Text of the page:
• Jan 26, 2019

    The best, GREATEST comedy movie ever made! With the best movie song ever sung: Frankie and Johnny! And the best movie quote ever spoken: "Why don't you come up sometime and see me?"

    The best, GREATEST comedy movie ever made! With the best movie song ever sung: Frankie and Johnny! And the best movie quote ever spoken: "Why don't you come up sometime and see me?"

  • Nov 25, 2016

    Films from the early 1930s seem like they were made centuries rather than decades ago. Mae West looks to be the ultimate cliched scarlet woman until you realise she is the original that created the cliche. Tastes have changed but she does still have a curious charm. The film is fun if watched in the right spirit.

    Films from the early 1930s seem like they were made centuries rather than decades ago. Mae West looks to be the ultimate cliched scarlet woman until you realise she is the original that created the cliche. Tastes have changed but she does still have a curious charm. The film is fun if watched in the right spirit.

  • Nov 24, 2016

    Just fun watching the original diva!

    Just fun watching the original diva!

  • Antonius B Super Reviewer
    Mar 31, 2016

    It's interesting that this is one of the films cited as pushing to get the Hays Code in place the following year, since there is certainly less skin shown than many other movies in the time period. What frightened people saw was Mae West, and not her curves that pretty clearly signaled the end of the era of the flappers, but how brazenly she flaunted her sexuality. She purrs and sizes men up and down as she sees them. She makes it clear she wants nothing but a tumble in the hay. This is the first movie she drawls "Why don't you come up sometime 'n see me?" to Cary Grant. Talk about a movie with larger-than-life personalities and accents in Grant and West! The line that summarizes West's persona best from the film is this one: "Men are all alike - married or single. It's their game. I happen to be smart enough to play it their way". To the censors, hypocritically, the idea that women could take control of their sexuality was as bad or worse than seeing a bare thigh here or there. As for the film itself, if you're a Mae West fan, this is probably must-see. It may be of interest to see a younger Cary Grant as well, though I found later he was already 29 at the time (West was ten years older). While I smiled as she slinked around in tight, sparkly dresses, moaning one double entendre after another, she just doesn't do it for me, and the plot which takes place in the 'gay 90's' isn't enough to recommend the film. I did love the very last lines, with Grant saying "You baaad girl", and West smiling and saying "You'll find out" before they kiss. Oh Mae, you're so naughty.

    It's interesting that this is one of the films cited as pushing to get the Hays Code in place the following year, since there is certainly less skin shown than many other movies in the time period. What frightened people saw was Mae West, and not her curves that pretty clearly signaled the end of the era of the flappers, but how brazenly she flaunted her sexuality. She purrs and sizes men up and down as she sees them. She makes it clear she wants nothing but a tumble in the hay. This is the first movie she drawls "Why don't you come up sometime 'n see me?" to Cary Grant. Talk about a movie with larger-than-life personalities and accents in Grant and West! The line that summarizes West's persona best from the film is this one: "Men are all alike - married or single. It's their game. I happen to be smart enough to play it their way". To the censors, hypocritically, the idea that women could take control of their sexuality was as bad or worse than seeing a bare thigh here or there. As for the film itself, if you're a Mae West fan, this is probably must-see. It may be of interest to see a younger Cary Grant as well, though I found later he was already 29 at the time (West was ten years older). While I smiled as she slinked around in tight, sparkly dresses, moaning one double entendre after another, she just doesn't do it for me, and the plot which takes place in the 'gay 90's' isn't enough to recommend the film. I did love the very last lines, with Grant saying "You baaad girl", and West smiling and saying "You'll find out" before they kiss. Oh Mae, you're so naughty.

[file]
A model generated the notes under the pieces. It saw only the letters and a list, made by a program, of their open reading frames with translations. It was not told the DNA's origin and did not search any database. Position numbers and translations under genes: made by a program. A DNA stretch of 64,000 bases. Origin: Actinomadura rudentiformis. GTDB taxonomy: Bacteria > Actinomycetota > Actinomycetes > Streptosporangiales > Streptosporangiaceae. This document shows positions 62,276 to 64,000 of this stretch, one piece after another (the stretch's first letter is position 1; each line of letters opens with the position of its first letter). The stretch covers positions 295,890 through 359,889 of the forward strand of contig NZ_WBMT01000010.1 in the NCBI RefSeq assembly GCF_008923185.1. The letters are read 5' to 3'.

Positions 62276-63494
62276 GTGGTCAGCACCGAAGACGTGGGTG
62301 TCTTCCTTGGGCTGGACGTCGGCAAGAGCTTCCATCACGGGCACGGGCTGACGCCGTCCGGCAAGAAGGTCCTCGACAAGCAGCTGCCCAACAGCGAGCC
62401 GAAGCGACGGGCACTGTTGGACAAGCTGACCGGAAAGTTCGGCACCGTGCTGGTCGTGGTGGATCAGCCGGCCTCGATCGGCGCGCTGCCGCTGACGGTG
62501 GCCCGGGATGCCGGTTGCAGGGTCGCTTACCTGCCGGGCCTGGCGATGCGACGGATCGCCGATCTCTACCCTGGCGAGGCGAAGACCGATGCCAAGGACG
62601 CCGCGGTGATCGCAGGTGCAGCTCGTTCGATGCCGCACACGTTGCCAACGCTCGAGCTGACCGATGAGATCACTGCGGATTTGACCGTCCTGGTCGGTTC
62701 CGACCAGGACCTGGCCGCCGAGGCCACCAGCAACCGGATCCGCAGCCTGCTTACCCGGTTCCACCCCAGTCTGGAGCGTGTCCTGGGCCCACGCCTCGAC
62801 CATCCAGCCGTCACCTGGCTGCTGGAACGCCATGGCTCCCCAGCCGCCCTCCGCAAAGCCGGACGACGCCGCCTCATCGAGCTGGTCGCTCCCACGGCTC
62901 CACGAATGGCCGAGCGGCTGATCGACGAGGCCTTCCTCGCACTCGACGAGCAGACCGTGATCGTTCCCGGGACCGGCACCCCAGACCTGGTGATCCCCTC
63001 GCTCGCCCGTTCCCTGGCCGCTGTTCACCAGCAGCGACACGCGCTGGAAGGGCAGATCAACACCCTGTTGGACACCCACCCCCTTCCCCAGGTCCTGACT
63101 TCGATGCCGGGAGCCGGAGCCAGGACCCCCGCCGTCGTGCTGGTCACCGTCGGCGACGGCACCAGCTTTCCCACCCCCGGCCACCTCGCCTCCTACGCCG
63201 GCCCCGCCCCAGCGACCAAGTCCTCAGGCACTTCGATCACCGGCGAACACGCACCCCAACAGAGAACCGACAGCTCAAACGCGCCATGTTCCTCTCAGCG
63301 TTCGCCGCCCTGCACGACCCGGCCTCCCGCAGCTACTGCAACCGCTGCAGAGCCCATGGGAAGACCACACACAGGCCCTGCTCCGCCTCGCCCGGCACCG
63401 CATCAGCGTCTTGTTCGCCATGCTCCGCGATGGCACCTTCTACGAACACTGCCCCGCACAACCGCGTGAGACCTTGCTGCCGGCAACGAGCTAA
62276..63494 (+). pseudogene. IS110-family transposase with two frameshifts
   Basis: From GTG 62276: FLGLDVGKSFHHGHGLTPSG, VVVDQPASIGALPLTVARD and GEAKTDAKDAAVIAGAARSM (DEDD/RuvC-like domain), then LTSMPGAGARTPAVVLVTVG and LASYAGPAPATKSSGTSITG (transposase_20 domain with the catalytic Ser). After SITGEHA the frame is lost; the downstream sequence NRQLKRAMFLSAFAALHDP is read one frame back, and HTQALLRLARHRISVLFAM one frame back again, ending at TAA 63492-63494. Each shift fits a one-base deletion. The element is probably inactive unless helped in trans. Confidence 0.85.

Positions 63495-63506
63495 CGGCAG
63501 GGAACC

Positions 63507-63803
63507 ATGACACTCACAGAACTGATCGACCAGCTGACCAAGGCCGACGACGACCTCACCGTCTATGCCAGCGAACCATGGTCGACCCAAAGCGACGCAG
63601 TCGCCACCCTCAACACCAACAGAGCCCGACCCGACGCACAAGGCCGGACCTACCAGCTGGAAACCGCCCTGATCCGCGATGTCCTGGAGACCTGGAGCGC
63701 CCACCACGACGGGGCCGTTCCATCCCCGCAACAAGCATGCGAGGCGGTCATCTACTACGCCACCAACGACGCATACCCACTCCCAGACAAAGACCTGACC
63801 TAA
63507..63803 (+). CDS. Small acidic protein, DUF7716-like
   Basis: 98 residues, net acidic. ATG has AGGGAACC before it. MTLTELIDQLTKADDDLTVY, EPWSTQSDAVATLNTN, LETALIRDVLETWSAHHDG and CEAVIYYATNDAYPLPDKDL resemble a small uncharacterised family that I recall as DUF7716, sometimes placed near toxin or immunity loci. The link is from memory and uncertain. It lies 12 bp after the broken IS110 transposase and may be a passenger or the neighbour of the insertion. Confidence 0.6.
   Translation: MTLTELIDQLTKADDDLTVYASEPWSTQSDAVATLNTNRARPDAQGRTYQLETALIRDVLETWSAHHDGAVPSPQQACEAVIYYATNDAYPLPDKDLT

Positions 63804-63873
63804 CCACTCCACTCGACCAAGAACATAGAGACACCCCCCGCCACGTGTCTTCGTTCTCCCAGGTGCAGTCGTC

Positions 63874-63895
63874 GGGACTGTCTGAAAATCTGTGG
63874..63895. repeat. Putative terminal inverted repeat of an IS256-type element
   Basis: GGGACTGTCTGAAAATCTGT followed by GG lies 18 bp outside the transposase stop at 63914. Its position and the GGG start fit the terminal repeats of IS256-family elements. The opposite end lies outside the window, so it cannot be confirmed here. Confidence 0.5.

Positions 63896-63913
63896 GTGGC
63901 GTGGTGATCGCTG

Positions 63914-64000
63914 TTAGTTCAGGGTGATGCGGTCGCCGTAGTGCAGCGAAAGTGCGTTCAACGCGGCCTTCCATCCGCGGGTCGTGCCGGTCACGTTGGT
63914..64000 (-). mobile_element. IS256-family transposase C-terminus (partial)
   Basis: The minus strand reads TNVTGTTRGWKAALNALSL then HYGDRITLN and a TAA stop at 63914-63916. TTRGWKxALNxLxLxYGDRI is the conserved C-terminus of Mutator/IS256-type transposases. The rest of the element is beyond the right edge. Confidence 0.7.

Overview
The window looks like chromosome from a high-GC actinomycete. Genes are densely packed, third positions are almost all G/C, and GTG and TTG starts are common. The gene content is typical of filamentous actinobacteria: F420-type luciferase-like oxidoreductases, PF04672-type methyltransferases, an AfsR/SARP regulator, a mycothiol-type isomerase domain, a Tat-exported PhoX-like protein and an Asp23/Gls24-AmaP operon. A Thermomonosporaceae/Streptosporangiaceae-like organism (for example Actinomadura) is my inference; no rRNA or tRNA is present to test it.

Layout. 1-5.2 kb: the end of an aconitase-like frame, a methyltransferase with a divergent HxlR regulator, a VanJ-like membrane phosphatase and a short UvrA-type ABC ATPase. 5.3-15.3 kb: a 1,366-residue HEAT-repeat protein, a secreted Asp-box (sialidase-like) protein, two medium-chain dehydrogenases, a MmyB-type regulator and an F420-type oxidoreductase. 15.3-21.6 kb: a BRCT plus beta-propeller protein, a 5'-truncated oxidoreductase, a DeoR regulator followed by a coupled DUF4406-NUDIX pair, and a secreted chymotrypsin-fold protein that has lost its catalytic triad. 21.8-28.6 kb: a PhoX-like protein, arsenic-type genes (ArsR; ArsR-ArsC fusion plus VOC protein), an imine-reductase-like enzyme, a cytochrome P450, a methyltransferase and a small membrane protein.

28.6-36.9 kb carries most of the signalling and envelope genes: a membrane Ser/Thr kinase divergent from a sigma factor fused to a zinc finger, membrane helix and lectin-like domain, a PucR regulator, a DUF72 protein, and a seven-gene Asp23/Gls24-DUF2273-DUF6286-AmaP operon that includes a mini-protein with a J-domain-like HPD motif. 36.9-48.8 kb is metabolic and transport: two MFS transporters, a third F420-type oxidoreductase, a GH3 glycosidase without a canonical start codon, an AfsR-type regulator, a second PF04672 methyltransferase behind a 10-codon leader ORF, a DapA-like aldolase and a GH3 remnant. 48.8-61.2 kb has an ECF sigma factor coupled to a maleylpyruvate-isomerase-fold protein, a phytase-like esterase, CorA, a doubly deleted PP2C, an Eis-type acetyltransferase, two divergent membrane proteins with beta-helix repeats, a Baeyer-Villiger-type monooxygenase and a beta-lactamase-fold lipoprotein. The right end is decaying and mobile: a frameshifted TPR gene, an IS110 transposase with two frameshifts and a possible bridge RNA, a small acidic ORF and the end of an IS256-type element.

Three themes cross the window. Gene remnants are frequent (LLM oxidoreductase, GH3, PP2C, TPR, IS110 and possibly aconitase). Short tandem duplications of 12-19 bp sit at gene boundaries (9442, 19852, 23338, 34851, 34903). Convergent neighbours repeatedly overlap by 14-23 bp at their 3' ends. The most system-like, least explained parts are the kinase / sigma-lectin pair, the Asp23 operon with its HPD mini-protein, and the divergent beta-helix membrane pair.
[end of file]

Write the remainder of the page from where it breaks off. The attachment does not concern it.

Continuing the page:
• Mar 26, 2015

    Notable for being one of the first films for both Mae West (who wrote it), and Cary Grant, but it's mainly a vanity project for the admittedly confident and ahead-of-her-time West, who is too old for the part and overplays it with droll inflections on each of her words. The plot, about a crime ring who West is involved with that Grant is investigating, is inconsequential, and really an excuse to see West seduce and get seduced by a string of men and sing horrendously. Ahead of its time in a few good ways, but also in a few bad ways, this is one of the first true vanity movies.

    Notable for being one of the first films for both Mae West (who wrote it), and Cary Grant, but it's mainly a vanity project for the admittedly confident and ahead-of-her-time West, who is too old for the part and overplays it with droll inflections on each of her words. The plot, about a crime ring who West is involved with that Grant is investigating, is inconsequential, and really an excuse to see West seduce and get seduced by a string of men and sing horrendously. Ahead of its time in a few good ways, but also in a few bad ways, this is one of the first true vanity movies.

  • Jan 25, 2015

    West is pretty unique for her time. 1001 movies to see before you die.

    West is pretty unique for her time. 1001 movies to see before you die.